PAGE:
Yeah, it is a slightly different silhouette, isn’t it? My big concern with changing the costume is that I didn’t want him to lose the sense of the silly. There’s something silly about tweed and a bow-tie, so I was keen that it never dipped into trying to be too cool. I don’t think he’s someone who dresses to be cool. I think he dresses practically and he just happens to think bow-ties are cool.
Rematerialise on the next page for Matt's thoughts on Ice Warriors, Neil Gaiman, the 50th anniversary special and which old monster he wants his Doctor to meet...
The Ice Warriors are back in episode three. What did you make of them?
Well, I was very excited, of course. Being a useless… I don’t even know how to pronounce it… a Whohistorian, or a Whostorian… I hadn’t come across them. I mean I knew what they were, but I hadn’t come across them in any detail.
Did you go back to the original Patrick Troughton stories?
Yeah, yeah, of course – which is great, as always with Troughton. And because it was a Troughton monster I was kind of excited, because I really love Troughton. And then Mark [Gatiss, writer of episode three] was really excited about them because I think Mark really loves Troughton as well. I think it’s always great to get the monsters that the fans love and can hark back to from the classic Who series. It’s always nice to see them have a little revamp. It’s like seeing the car in James Bond. When it comes up you go “Ah, there she is – there’s the Aston!” We meet them on a submarine, which is even more exciting for the five year old in you, because they built the submarine, and they just literally flood it and fill it with water. It was great fun to film.
And quite claustrophobic, I imagine…
It’s a full length submarine, so it was really claustrophobic – and bearing in mind there’s a film crew in there, and an Ice Warrior, played by a guy who’s nearly seven foot tall! You couldn’t swing a cat in there, let alone Jenna-Louise Coleman. And it was filled with water up to your knees, sometimes up to your chest. It was great fun, though. It was a right old laugh.
Is there one monster from the show’s past that you’d like your Doctor to fight?
I tell you what I quite like – I like that sort of big, huge robot. I think it was in a Tom Baker episode. He’s kind of fun. I’d like to meet him. There’s a new monster at the end of this season which I think will be a real classic. I’m always quite excited by the new monsters as well. They always tickle me.
You’ve got Neil Gaiman back, writing episode seven.
What do you respond to in Neil’s writing?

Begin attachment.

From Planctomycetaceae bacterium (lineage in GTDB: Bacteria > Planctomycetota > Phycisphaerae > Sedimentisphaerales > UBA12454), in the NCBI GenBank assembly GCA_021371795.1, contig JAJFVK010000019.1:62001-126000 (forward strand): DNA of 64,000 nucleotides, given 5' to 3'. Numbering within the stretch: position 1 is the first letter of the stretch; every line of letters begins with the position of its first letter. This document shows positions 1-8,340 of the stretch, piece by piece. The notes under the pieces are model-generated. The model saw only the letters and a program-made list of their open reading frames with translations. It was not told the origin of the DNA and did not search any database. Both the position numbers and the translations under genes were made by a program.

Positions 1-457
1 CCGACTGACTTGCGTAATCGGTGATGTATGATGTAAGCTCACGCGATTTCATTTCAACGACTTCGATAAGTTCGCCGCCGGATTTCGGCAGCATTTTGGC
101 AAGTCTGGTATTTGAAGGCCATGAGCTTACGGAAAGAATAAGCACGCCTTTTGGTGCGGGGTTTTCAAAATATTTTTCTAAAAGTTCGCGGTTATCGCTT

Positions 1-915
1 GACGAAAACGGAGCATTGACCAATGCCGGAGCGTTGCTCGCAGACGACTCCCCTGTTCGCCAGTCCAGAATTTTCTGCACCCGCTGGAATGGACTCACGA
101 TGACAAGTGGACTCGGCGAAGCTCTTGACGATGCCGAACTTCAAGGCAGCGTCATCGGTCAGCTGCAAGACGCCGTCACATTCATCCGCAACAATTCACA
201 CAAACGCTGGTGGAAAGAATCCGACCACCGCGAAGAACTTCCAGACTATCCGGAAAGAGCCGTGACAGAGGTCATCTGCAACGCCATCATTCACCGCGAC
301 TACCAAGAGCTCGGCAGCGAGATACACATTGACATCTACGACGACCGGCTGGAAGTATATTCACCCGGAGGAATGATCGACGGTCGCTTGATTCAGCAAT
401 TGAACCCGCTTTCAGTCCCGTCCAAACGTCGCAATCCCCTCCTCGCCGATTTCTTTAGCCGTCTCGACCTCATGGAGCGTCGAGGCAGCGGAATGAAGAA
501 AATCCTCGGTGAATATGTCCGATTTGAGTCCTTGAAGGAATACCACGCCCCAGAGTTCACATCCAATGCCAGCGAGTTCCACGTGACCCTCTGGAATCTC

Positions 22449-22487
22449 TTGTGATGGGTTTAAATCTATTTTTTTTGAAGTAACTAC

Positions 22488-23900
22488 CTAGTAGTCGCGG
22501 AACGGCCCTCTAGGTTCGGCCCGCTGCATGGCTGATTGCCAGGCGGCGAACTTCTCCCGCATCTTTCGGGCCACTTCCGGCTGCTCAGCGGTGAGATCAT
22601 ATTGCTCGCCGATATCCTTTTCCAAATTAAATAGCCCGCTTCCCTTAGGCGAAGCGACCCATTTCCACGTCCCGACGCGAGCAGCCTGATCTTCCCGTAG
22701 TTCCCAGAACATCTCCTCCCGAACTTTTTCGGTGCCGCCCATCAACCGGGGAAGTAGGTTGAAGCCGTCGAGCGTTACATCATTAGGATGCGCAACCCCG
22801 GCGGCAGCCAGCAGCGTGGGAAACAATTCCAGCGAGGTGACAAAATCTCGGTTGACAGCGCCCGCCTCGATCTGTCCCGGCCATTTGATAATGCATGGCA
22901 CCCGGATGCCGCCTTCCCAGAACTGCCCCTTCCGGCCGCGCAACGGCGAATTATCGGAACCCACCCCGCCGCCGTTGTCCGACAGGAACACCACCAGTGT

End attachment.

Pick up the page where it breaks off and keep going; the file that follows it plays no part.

His head! The idea. It’s always the central idea which is mad and inventive and brilliant, and you go oh, of course, that’s why he did American Gods and Coraline and all this stuff, and there’s a central idea that is undeniably only ever his. And that’s just wonderful. He’s just got a vast, vivid imagination and it fits the notion of the show and it fits the idea of the character in the show. Yeah, I’m thrilled to work with Neil – and you know what, I really like him. He’s a real good guy. He’s a funny dude. He makes me laugh. I see him in America sometimes. I like Neil, he’s cool.
So, the 50 th anniversary special, then. Is Steven still locked in a room writing it? Is he still sane?
Yes, he is still sane – well, as sane as the Moff is, generally. I’ve read the first draft. I think the whole of this season leads brilliantly up to what will be the biggest event in the history of the show. I say that with no hesitation, really. He’s on top form and has delivered a thoroughly exciting, epic, vast science fiction script. It’s really exciting. We start shooting that very soon, and there’ll be a lot of surprises coming your way, let me tell you. A lot. It’s one of those scripts that you read and you go “Whoa, here we go… what’s he done? What has he done with it?” You wouldn’t really want anyone else writing it, would you? He’s a proper fan, and, to my mind, one of the greatest science fiction writers around.
How does it feel to be celebrating the big 50th on your watch as the Doctor?
I feel very proud, actually. It’s about looking back and forward at the same time, a bit like the Doctor does. It’s about celebrating everyone that’s been involved with it, all the wonderful actors that have taken part before me, and it’s also about looking forward and saying “What can we do next? Where can we take it?” I feel in a very privileged position, having had people like David and Chris, Tom, Patrick, Jon, William Hartnell… great, great actors behind me. And to be part of a show that’s still going, that has an audience of about 77 million now worldwide. I love this show, and I’m really honoured, actually, without sounding too [luvvie voice] ‘Oh, how important, what an amazing thing, I am the incumbent Doctor, what a privilege, rah!’ I mean it genuinely. It inspires a humility, I suppose, because it’s about all of us who got it here, do you know what I mean? Yes! Fifty years!
Doctor Who returns to BBC One on Saturday 30 March